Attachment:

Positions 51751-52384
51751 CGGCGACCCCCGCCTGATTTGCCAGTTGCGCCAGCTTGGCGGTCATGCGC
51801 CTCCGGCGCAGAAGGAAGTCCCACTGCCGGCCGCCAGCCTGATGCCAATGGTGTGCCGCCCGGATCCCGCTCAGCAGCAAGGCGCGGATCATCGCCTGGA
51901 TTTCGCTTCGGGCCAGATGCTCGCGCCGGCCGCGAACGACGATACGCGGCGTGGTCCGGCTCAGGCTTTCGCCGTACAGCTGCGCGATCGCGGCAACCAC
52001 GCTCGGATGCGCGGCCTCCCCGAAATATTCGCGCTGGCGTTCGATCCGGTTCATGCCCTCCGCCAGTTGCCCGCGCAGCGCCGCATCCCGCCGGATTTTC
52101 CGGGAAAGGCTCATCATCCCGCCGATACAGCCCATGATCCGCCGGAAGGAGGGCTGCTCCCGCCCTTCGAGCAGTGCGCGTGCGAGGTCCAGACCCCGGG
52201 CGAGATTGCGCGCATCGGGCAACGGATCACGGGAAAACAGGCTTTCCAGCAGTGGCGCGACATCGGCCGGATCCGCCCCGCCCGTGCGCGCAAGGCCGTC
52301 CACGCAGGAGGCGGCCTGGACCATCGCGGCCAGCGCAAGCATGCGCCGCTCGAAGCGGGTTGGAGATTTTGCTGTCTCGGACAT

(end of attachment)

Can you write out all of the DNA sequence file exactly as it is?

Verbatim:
Positions 51751-52384
51751 CGGCGACCCCCGCCTGATTTGCCAGTTGCGCCAGCTTGGCGGTCATGCGC
51801 CTCCGGCGCAGAAGGAAGTCCCACTGCCGGCCGCCAGCCTGATGCCAATGGTGTGCCGCCCGGATCCCGCTCAGCAGCAAGGCGCGGATCATCGCCTGGA
51901 TTTCGCTTCGGGCCAGATGCTCGCGCCGGCCGCGAACGACGATACGCGGCGTGGTCCGGCTCAGGCTTTCGCCGTACAGCTGCGCGATCGCGGCAACCAC
52001 GCTCGGATGCGCGGCCTCCCCGAAATATTCGCGCTGGCGTTCGATCCGGTTCATGCCCTCCGCCAGTTGCCCGCGCAGCGCCGCATCCCGCCGGATTTTC
52101 CGGGAAAGGCTCATCATCCCGCCGATACAGCCCATGATCCGCCGGAAGGAGGGCTGCTCCCGCCCTTCGAGCAGTGCGCGTGCGAGGTCCAGACCCCGGG
52201 CGAGATTGCGCGCATCGGGCAACGGATCACGGGAAAACAGGCTTTCCAGCAGTGGCGCGACATCGGCCGGATCCGCCCCGCCCGTGCGCGCAAGGCCGTC
52301 CACGCAGGAGGCGGCCTGGACCATCGCGGCCAGCGCAAGCATGCGCCGCTCGAAGCGGGTTGGAGATTTTGCTGTCTCGGACAT